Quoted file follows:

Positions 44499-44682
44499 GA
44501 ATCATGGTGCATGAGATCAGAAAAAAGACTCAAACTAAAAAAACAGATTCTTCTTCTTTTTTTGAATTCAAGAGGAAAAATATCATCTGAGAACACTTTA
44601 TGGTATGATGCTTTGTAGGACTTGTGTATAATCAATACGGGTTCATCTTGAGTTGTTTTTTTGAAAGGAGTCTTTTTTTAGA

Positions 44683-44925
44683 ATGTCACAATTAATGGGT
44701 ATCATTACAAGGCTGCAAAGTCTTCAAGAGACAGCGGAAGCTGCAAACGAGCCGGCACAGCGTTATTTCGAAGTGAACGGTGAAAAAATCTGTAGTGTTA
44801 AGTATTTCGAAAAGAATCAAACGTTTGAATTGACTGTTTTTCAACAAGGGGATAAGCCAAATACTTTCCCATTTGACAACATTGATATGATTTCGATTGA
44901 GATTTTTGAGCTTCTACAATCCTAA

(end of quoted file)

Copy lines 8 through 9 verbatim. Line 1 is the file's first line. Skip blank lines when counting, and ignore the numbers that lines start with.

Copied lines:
44801 AGTATTTCGAAAAGAATCAAACGTTTGAATTGACTGTTTTTCAACAAGGGGATAAGCCAAATACTTTCCCATTTGACAACATTGATATGATTTCGATTGA
44901 GATTTTTGAGCTTCTACAATCCTAA